Brown University News Bureau

The Brown University Op-Ed Service
Tracie Sweeney, Editor
Distributed October 1998
Copyright ©1998 by E. Gordon Gee

Godspeed, All of Us
Thoughts on John Glenn's Return to Space

By E. Gordon Gee
Seventeenth President
Brown University

"... the prospect of a 77-year-old astronaut returning eagerly to space reminds us that despite how far we have come, our eyes must remain on a more distant prize"

I was a high school student in Vernal, Utah, when John Glenn climbed into Friendship 7 and blasted off into space. Like everyone I knew back then, I was possessed by the space race and nearly overwhelmed by feelings of exhilaration and fright, hope and fear. NASA's benediction, spoken by Scott Carpenter - "Godspeed, John Glenn" - stirred powerful emotions. The memory still does.

Impossible as it would have seemed had I thought about it then, our paths crossed many years later. I became president of Ohio State University in 1990; Ohio Sen. John Glenn became a close personal friend and a dependable ally in advancing the cause of higher education.

As Senator Glenn returns to space after 36 years, perspectives have changed. I was among those invited to observe the fatal Challenger launch, so the element of danger in space travel is forever fixed in my mind, mingled with excitement and pride. But all these feelings have been muted by decades of achievements that now make shuttle flights seem routine. A robot on Mars, a full topographical map of Venus, images from the Hubble telescope, orbital images of the moons of Jupiter - undergraduates routinely use fresh data from these NASA missions in our classrooms and laboratories. Senator Glenn himself is not so much a pioneer as a research subject now, whose data will continue to be studied long after he returns.

This time around, I am struck by how far we have come and, as president of a major research university, by how we got here. Thirty-five years ago, determined not just to keep the pace but to set the pace, we embarked on a renaissance of education, training and research. Our unprecedented national investment in higher education, particularly in science and engineering, brought advances across an unimaginably wide frontier: exotic materials, fiber optics, ever more efficient semiconductors, software, medical diagnostic techniques, recombinant DNA, communication devices that can exchange information with spacecraft at the very edge of our solar system.

We had no way of knowing then where our investment in basic research would lead us, but we believed in progress and were committed to the journey. We worked with enthusiasm and earnestness, convinced that what we were doing would move us all ahead. Now we live in a jaded world where breathtaking technology is commonplace. Our briefcases hold more computing power than Senator Glenn's original spaceship. We have cell phones that can communicate almost anywhere on earth. Our physicians and surgeons offer us therapies that were the stuff of science fiction barely a decade ago. Even our children's toys incorporate lasers, sophisticated software and powerful microprocessors. We use ATMs and CDs every day, but we do not always know or remember the basic research and incremental breakthroughs that made them possible.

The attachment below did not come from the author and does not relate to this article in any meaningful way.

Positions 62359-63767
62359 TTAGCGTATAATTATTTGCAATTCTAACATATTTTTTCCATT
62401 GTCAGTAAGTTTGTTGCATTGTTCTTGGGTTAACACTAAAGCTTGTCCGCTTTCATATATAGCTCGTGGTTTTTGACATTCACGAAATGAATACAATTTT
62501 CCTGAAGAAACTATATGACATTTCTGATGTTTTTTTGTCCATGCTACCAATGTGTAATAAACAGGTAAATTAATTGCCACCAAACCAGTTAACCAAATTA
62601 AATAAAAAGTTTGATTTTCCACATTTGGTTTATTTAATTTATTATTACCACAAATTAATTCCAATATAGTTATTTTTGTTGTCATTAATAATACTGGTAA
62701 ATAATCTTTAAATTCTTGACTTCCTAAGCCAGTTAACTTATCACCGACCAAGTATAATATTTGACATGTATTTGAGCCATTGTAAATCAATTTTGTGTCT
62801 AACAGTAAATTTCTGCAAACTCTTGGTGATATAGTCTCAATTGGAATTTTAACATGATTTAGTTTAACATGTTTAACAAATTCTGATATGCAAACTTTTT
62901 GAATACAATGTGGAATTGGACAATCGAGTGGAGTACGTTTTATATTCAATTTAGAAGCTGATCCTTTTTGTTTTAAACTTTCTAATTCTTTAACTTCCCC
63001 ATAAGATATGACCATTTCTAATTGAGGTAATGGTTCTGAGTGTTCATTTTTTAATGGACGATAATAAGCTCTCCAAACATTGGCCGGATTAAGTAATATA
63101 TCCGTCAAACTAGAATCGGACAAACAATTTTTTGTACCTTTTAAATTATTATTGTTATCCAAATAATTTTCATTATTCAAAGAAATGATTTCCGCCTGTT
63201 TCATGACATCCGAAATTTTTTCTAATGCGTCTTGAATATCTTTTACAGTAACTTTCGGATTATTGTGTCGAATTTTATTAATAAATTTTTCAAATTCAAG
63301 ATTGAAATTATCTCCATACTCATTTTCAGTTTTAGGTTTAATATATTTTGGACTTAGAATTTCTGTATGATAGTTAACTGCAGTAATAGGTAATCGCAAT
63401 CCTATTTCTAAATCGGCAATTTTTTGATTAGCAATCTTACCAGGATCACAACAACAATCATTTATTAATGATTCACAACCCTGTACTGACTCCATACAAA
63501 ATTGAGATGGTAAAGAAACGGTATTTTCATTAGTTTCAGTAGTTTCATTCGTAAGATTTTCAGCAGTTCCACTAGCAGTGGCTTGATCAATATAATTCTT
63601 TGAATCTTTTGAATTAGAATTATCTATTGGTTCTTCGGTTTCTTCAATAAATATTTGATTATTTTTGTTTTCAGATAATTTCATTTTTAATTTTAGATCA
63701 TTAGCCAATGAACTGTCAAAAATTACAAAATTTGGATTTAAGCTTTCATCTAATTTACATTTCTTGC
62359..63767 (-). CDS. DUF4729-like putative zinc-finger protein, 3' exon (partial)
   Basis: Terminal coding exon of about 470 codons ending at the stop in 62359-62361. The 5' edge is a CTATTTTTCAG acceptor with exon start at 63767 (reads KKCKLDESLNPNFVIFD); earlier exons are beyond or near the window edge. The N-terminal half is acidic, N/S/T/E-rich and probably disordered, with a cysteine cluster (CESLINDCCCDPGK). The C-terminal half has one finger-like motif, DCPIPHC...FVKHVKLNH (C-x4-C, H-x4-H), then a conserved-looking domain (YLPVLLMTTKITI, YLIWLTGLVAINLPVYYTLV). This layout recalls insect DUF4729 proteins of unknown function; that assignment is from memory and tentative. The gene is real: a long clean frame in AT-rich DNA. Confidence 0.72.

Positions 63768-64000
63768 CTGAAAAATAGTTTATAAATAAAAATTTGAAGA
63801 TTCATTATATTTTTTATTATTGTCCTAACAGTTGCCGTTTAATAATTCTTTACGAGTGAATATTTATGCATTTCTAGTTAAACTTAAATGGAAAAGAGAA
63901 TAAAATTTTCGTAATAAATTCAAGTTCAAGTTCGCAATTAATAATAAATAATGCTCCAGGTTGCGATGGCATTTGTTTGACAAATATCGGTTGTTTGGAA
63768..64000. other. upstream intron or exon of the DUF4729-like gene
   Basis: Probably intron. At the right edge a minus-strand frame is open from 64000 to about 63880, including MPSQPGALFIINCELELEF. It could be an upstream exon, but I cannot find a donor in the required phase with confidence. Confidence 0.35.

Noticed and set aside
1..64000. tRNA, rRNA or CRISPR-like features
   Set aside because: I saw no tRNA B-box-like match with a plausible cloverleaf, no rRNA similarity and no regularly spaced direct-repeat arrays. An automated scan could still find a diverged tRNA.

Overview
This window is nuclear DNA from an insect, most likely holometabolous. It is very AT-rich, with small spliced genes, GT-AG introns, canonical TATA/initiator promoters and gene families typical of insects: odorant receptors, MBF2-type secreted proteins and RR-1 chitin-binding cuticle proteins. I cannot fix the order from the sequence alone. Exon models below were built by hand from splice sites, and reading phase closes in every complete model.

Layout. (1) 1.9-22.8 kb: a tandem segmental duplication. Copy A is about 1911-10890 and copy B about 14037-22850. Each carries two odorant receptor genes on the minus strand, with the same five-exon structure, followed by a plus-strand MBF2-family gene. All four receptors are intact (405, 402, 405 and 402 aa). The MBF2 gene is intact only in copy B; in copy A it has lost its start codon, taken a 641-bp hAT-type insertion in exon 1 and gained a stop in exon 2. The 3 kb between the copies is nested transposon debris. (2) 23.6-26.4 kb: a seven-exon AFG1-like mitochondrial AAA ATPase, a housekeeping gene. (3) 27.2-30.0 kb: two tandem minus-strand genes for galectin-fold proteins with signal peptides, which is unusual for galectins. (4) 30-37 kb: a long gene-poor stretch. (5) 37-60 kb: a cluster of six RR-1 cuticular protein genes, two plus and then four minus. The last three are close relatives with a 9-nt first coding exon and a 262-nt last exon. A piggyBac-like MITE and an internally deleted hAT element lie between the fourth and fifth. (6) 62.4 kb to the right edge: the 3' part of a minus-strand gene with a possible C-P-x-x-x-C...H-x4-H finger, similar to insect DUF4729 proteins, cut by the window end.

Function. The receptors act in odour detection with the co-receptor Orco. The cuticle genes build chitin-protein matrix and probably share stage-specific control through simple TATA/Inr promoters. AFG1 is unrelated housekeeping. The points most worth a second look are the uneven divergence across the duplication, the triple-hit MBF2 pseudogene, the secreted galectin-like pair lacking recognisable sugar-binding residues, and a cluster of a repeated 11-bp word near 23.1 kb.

Our embrace of technology and a faster pace of living has brought with it a certain cynicism about life in our nation. The cynic sees contemporary social problems and concludes that the more things change, the more they stay the same, that technological progress is a veneer covering chronic, unaddressed issues. Cynicism is double danger. It looks back on history with an instinctive sourness, and it looks forward without hope or expectation. Cynicism robs us of the encouragement we should find in our achievements and of the vision we need to continue making progress.

I believe we have done more than invent mere gadgets over the decades. We participate in a society that is far more diverse and more inclusive than it was in the 1960s. We are healthier and longer-lived, with access to an astonishing array of options for medical diagnosis and treatment. Higher education, surely the greatest key to personal and social advancement in the twenty-first century, is open to a far greater cross-section of America than at any time in our past.

Whether we would have come so far so fast had our space program been smaller and less ambitious, I cannot say. But we would not have gotten where we are now without the forward-looking vision, entrepreneurial drive and pioneering spirit that were so palpable back then. In an age when true wonder has become rare, the prospect of a 77-year-old astronaut returning eagerly to space reminds us that despite how far we have come, our eyes must remain on a more distant prize so that our progressive spirit may continue to move us forward.